The German Federal Court of Justice (the Court) has recently returned the trade mark cancellation of Nivea maker, Beisersdorf's ('Nivea') colour blue (known as "Pantone 280 c"), to the Federal Patent Court for re-trial.
According to the Court, the survey evidence relied on had not been properly collated by Nivea or correctly interpreted by the Federal Patent Court, when seeking to determine the public's awareness of the colour blue as a branch mark for Nivea. In particular, the Court considered that there would be sufficient recognition and market penetration if only 50% of the surveyed public recognised the blue colour as Nivea's trade mark. This lowered the previous 75% threshold required by the Federal Patent Court.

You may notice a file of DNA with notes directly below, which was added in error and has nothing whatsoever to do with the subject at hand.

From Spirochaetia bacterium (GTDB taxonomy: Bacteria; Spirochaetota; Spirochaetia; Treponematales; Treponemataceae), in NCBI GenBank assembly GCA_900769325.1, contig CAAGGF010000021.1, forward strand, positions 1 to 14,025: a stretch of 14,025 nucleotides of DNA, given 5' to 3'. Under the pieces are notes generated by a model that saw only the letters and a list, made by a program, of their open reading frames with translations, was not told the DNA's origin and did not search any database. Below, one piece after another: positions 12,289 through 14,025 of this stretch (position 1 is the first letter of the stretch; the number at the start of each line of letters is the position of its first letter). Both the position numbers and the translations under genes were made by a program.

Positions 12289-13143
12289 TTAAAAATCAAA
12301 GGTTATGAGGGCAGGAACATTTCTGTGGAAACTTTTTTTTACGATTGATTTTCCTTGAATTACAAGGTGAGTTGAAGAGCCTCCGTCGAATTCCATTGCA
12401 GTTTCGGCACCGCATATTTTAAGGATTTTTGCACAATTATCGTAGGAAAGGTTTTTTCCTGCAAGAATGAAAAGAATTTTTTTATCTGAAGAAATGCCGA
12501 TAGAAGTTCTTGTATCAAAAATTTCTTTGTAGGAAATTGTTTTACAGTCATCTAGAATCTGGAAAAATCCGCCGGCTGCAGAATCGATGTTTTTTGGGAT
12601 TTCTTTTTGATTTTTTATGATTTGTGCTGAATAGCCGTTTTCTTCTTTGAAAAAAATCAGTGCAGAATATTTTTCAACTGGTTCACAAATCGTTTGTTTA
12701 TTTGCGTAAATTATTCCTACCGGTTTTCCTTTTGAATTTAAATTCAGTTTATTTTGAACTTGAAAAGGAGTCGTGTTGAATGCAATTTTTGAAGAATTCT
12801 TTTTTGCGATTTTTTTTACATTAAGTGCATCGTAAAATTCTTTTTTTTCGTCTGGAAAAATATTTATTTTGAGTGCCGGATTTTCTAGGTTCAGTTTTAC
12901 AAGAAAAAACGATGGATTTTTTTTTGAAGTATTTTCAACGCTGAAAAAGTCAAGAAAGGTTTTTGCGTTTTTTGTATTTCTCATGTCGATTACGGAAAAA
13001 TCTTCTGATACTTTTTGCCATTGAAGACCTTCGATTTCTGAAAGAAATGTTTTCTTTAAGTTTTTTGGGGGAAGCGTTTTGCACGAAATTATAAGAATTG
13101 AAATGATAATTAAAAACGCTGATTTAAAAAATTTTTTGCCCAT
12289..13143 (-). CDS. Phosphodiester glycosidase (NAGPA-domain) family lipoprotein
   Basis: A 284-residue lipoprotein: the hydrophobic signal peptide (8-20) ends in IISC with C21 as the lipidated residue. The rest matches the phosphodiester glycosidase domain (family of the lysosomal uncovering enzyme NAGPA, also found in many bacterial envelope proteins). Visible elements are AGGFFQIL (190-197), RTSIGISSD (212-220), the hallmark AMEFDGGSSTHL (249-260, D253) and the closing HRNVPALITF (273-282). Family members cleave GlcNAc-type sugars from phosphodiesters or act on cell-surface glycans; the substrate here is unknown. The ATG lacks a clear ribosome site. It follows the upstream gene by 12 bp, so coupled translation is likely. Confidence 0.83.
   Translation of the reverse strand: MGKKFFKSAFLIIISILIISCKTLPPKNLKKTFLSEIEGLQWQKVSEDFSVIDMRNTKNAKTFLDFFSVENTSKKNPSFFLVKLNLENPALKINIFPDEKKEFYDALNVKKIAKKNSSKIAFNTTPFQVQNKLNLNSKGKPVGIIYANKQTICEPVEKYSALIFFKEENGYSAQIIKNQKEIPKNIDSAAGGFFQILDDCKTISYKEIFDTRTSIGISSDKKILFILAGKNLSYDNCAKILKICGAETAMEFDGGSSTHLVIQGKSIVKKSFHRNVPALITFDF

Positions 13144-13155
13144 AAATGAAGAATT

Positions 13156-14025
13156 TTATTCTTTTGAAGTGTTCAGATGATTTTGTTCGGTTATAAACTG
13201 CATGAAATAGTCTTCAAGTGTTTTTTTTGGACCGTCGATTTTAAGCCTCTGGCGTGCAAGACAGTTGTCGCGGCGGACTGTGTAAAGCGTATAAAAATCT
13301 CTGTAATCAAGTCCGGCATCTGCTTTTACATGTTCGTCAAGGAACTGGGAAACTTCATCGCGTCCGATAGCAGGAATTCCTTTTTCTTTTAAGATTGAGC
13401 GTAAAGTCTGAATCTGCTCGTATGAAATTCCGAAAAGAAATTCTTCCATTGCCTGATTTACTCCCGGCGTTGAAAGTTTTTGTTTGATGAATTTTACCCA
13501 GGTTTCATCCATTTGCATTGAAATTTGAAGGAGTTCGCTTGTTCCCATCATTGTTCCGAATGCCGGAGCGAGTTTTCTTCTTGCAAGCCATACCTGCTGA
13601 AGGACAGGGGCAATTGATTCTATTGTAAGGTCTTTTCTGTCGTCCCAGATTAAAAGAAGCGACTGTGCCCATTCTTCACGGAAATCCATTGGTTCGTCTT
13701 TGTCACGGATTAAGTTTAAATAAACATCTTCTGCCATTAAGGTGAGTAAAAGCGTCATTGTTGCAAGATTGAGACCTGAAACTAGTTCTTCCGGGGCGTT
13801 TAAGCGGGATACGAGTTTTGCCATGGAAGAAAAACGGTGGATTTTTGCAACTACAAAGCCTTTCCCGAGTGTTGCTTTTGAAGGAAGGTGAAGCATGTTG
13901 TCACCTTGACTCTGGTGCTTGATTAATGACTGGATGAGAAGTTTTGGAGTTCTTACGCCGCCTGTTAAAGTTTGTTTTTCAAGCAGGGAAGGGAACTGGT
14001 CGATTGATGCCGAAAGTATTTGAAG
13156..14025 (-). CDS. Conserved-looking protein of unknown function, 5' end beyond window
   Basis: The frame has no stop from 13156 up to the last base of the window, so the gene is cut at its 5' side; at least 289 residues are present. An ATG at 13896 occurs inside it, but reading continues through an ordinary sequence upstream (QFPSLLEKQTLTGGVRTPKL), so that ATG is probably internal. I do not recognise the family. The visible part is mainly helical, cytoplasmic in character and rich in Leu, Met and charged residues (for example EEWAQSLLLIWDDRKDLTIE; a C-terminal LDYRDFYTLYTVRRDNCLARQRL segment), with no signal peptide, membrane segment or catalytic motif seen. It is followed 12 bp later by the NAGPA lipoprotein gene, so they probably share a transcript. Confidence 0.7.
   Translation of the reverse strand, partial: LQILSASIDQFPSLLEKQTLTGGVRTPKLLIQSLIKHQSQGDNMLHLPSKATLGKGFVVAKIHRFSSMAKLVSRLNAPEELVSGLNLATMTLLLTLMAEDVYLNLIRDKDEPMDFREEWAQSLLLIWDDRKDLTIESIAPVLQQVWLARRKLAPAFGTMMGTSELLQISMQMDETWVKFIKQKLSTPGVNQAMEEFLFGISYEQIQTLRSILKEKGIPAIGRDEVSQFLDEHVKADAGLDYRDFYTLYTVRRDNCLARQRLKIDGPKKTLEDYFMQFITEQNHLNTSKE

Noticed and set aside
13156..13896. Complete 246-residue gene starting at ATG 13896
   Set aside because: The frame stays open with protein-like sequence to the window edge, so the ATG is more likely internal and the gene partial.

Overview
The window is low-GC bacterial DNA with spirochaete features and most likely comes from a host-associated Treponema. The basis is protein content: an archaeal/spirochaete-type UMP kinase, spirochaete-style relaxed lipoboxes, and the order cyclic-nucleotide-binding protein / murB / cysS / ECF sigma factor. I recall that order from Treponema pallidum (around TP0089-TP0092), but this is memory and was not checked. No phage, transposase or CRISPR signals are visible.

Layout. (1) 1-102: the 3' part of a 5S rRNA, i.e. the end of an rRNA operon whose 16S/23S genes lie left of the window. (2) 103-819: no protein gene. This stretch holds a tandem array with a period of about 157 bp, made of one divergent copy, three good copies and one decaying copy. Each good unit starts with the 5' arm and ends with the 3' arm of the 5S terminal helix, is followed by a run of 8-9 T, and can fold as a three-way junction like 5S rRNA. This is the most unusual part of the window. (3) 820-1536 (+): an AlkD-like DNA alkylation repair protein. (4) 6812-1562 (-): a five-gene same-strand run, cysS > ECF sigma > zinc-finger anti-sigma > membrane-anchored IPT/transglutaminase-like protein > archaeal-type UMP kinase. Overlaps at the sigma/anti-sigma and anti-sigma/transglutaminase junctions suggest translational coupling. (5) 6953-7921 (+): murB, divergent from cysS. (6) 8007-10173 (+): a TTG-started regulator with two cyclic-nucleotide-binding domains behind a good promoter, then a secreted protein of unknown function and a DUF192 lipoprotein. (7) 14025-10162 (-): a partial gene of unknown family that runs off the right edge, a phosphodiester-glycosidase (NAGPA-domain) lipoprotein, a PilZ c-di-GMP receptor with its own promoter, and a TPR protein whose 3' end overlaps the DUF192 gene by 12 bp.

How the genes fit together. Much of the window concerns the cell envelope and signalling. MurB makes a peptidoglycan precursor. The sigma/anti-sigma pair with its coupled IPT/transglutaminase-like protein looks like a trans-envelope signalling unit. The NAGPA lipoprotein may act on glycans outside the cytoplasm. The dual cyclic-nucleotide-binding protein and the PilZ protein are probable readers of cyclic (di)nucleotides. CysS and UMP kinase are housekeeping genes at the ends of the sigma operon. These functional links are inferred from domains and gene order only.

Both parties are apparently confident that the re-trial will prove successful for them.
Unilever's view appears to be that, once conducted correctly, the survey evidence will demonstrate that the trade mark application covers too wide a spectrum of products and should be narrowed.
However, Nivea's view is that the survey would again show a significant association between the colour and brand and therefore the lower 50% threshold would be more easily met. The date of re-trial has not been yet published but will be watched closely as it will provide a further example of how the European courts interpret survey evidence in intellectual property cases. For Nivea and Unilever, this should mark the final battle in an 8 year campaign.